Legal review into flight path changes

PROTESTERS today won a vital battle against the growing numbers of planes in Suffolk's skies – after High Court judges agreed to look into their calls for air space changes to be abandoned.

PROTESTERS today won a vital battle against the growing numbers of planes in Suffolk's skies - after High Court judges agreed to look into their calls for air space changes to be abandoned.

The changes, brought in earlier this year, mean there are 30 per cent more commercial jets now flying over the county and they are permitted to fly 5,000ft lower than before.

Experts say it means around 1,200 planes a day over the area - many of them over the Felixstowe peninsula and north Ipswich - though none of the authorities can say exactly how many there are because no-one counts them.

The Evening Star's Air Fare campaign aims to highlight the situation, which was created without proper public consultation, and which is set to get much worse in the years ahead

Barrister Thomas Hill has won permission to launch a High Court action over aircraft noise which is ruining the peace and quiet of his rural home in Constable country since the changes.

Mr Justice Harrison ruled at London's High Court that Mr Hill had an "arguable case" which raised "highly important" public interest matters affecting thousands of local people. The court heard that one local resident had taken to wearing ear plugs in bed because of the noise.

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A specialist in planning and environmental law, Mr Hill lives with his family at Bentley Manor, Bentley, near Ipswich, and is being backed in his legal challenge against the Civil Aviation Authority (CAA) by the Dedham Vale Society, which has 800 members.

John Steel, QC, appearing for Mr Hill, argued there had been a flawed consultation process, and the CAA's decision to approve alteration of the controlled air space over southern East Anglia, which took effect in March, should be quashed.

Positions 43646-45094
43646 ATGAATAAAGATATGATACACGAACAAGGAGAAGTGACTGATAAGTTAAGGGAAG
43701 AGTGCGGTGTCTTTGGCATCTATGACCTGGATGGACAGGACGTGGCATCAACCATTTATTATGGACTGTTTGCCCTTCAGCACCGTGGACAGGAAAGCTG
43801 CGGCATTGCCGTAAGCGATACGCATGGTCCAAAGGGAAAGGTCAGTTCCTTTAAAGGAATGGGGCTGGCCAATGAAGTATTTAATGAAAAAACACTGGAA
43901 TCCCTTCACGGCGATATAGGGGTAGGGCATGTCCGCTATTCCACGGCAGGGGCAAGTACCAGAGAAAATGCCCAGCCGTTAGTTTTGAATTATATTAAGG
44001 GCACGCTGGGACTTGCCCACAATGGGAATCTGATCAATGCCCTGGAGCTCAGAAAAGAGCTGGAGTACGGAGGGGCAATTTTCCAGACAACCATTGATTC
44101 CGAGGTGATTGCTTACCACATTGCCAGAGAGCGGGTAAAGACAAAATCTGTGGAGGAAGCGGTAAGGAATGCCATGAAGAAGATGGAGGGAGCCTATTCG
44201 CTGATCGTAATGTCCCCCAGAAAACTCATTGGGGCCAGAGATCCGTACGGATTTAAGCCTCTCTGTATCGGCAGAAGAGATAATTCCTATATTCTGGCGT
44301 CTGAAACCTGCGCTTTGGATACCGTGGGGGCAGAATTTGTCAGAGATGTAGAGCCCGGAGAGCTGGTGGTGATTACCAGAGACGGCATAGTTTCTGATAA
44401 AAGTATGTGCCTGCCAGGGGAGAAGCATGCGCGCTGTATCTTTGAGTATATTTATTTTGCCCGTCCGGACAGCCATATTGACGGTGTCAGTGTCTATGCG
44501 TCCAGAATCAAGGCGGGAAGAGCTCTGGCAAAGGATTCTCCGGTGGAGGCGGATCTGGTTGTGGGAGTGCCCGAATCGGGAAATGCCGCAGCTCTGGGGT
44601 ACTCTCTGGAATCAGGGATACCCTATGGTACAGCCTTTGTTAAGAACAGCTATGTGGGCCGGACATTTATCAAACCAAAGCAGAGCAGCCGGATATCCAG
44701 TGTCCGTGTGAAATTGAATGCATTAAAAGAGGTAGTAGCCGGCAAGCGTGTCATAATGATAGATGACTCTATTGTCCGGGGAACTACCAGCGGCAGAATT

Mr Hill said in a witness statement his home was unaffected by aircraft noise before the dramatic changes last March, which had led to a serious loss of enjoyment in living in the area.

He said during consultations with local people, the CAA failed to disclose the changes would mean an increase in overflying of the area.

As a result his right to respect for his family, home and private life under the European Convention on Human Rights was being infringed.

Michael Crane, QC, appearing for the CAA, argued that local residents wanted to "have their cake and eat it".

Even though they were challenging the new flight patterns, they did not want to go back to the situation which had prevailed before they were introduced.

Blocking the changes could prove "chaotic", he warned.

What do you think of the number of planes in our skies, especially at night? Write to Your Letters, Evening Star, 30 Lower Brook Street, Ipswich, IP4 1AN, or e-mail EveningStarLetters@eveningstar.co.uk

WEBLINK: www.dft.gov.uk

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